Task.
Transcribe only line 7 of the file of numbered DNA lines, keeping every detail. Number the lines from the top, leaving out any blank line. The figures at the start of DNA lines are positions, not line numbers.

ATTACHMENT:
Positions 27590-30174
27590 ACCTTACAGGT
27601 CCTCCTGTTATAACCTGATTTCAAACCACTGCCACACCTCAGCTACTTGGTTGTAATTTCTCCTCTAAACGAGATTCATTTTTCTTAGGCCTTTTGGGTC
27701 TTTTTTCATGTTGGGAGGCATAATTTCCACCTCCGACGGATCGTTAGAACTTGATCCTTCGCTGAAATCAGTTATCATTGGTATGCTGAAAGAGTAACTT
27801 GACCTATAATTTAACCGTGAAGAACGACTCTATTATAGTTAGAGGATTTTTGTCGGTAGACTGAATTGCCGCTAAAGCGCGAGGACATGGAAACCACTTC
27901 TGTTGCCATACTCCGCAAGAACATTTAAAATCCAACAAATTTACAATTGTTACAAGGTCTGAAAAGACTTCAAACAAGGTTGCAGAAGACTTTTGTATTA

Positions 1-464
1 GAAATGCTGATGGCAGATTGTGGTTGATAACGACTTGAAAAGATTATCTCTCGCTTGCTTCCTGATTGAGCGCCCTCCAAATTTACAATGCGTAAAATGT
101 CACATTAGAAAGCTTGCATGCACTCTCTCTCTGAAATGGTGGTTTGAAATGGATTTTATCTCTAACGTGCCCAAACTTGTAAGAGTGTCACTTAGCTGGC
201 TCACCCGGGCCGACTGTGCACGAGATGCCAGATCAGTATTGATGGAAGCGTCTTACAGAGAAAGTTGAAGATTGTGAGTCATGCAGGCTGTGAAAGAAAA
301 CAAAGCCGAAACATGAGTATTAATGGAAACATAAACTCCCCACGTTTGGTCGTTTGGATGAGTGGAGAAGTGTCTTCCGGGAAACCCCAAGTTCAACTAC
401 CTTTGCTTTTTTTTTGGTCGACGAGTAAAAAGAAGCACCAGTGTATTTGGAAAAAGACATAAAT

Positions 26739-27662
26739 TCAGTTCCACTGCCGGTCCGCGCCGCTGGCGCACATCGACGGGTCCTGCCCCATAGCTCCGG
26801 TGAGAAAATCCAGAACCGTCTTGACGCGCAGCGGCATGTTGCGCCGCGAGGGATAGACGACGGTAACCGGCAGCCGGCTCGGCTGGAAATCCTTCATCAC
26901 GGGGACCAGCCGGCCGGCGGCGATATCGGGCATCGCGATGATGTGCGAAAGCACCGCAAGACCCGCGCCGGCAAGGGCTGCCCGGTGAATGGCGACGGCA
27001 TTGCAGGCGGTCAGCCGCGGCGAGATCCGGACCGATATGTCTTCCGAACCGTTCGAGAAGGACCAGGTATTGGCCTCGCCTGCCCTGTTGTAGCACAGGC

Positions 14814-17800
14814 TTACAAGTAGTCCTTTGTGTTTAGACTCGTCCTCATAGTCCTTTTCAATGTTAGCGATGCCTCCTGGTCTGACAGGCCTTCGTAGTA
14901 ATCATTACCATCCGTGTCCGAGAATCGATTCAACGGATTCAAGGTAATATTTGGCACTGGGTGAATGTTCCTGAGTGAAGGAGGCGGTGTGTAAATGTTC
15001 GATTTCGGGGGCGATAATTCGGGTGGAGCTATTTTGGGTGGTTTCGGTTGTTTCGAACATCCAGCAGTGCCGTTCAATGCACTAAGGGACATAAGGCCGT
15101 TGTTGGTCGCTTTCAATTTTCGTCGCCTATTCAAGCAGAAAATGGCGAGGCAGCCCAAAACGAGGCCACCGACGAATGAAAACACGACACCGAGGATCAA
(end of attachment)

Positions 1-464